NAB2002: iTV Still On The Radar
The NAB Super Session "Enhanced TV, Interactive TV, and Broadband," managed to fill Ballroom G at the Venetian Hotel starting at 7 a.m at this year's show. The early risers seemed optimistic about interactivity's future, but were cautious as to when it would actually be implemented en masse.
Pat Griffis, a DTV strategist at Microsoft, observed that "Interactivity is still a work in progress" riding on the coattails of the DTV transition. He described interactive delivery middleware as split into two camps, each based on a "field of dreams." One is PC-centric, building on C++ and Java. The other is Internet-centric, building on HTML and XML. Each is hoping that, once built, the hordes will come. What is needed, said Griffis, is a solution that will allow creators to write across all platforms.
Those themes were repeated again and again throughout the session. Michael McEwen, secretary general of the North American Broadcasters Association (NABA) and president of non-profit Canadian Digital Television, asked whether systems providers understood the business case and called for standards based on user requirements. "Current rollouts," he said, "are not a happy case either here or in Europe." Peter MacAvock, executive director of the DVB Project Office, said, "The uptake of interactive TV has been quite slow." He went on to observe that standards are an enabler, not a driver, which brings us to another major theme of the day. Put simply, it's the old clichZ "Content is King."
Exactly what that content will be is the subject of much debate. In another NAB session, Jim Carruthers of Norpak Corporation expressed his belief that "If you have to set down your beer, it's not a killer app." In the Venetian session, many seemed to be focusing their attention on the younger generation. What will be the impact of gameboys and other rug-top boxes? Collett Watson, vice president of Rogers Television and president and general manager of the Canadian Political Affairs Channel (CPAC), recalled that she had grown up glued to Gilligan's Island and Get Smart. "My children," she said, "don't spend any time in front of the TV, but they do spend lots of time on the computer."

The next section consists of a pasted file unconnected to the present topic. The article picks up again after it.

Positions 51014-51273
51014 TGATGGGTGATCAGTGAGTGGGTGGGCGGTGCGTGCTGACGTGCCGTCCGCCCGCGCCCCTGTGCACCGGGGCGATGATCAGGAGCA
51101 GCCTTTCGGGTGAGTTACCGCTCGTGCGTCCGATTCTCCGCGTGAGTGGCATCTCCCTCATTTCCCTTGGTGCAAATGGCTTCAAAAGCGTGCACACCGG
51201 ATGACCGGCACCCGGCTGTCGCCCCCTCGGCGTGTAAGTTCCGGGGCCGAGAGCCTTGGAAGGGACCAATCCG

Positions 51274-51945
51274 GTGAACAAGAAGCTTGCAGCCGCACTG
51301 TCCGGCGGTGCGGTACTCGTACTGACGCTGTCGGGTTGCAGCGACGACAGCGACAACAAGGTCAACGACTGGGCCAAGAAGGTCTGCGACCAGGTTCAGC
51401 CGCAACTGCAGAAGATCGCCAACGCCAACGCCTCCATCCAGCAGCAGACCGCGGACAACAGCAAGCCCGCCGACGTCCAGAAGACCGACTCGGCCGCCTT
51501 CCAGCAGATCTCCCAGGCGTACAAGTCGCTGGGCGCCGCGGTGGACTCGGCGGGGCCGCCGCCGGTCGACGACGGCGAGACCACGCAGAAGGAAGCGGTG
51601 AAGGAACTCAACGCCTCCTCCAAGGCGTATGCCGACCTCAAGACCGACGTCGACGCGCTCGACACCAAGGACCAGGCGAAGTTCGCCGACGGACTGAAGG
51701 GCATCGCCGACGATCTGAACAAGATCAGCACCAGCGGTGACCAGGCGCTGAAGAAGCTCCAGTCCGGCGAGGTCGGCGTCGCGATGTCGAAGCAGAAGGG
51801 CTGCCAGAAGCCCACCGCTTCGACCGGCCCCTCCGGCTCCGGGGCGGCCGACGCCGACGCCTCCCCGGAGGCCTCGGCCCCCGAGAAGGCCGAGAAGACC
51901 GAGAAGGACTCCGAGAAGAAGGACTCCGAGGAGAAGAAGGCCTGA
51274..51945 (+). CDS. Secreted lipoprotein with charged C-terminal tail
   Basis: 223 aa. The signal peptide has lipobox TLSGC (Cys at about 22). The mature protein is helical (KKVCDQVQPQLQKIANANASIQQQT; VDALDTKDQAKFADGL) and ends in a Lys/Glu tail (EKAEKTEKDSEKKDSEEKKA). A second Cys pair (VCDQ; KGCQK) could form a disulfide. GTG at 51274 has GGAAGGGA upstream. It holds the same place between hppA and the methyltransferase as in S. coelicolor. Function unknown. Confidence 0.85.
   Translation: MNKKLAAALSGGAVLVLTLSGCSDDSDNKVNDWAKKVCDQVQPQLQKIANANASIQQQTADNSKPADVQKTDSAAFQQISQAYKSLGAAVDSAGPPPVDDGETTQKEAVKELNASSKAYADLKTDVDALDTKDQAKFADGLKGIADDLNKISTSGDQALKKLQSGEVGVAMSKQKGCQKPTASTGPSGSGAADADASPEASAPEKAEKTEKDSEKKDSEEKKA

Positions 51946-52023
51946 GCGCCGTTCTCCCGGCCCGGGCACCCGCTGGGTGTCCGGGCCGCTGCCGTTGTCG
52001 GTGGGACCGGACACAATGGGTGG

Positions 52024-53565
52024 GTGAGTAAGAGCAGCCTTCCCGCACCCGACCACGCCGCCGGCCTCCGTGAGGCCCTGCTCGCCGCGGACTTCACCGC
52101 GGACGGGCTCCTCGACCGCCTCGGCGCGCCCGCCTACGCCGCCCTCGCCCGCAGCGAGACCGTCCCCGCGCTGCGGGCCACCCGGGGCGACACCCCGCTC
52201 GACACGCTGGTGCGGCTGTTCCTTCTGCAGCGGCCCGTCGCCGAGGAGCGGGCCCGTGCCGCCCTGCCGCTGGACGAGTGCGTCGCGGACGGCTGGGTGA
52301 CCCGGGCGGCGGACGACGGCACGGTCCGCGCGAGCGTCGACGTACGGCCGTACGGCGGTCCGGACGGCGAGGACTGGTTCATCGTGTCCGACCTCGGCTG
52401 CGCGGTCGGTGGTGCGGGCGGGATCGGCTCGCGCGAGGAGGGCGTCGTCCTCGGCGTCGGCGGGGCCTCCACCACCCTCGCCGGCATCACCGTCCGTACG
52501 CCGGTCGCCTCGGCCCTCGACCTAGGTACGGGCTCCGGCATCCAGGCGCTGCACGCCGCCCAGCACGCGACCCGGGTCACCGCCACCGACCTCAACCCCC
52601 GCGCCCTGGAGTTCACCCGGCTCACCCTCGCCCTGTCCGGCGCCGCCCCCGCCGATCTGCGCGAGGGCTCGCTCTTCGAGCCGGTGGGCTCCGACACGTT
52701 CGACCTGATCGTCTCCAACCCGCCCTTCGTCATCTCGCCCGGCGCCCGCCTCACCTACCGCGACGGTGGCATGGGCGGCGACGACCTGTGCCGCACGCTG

So where will the killer apps come from? Most likely not the U.S. was the grudging conclusion of panelists, although PBS and the AFI-Intel Enhanced TV Workshop were acknowledged to be exceptions. The reason most often cited was that, for the most part, the bottom-line, shareholder-focused enterprises characteristic of the U.S. market don't foster innovation and experimentation.
Wendell Bailey, NBC's chief technologist for advanced broadband, noted that Europe's lead stems, at least in part, from the fact that much of the research on the continent is subsidized by the government. CPAC's Watson, whose channel is partially subsidized, noted that "R&D is easier where there are no shareholders involved." As one panelist put it, "We need a visionary to step over the line and spend some money here".
Glen Pensinger is a contributing writer for DigitalTV.
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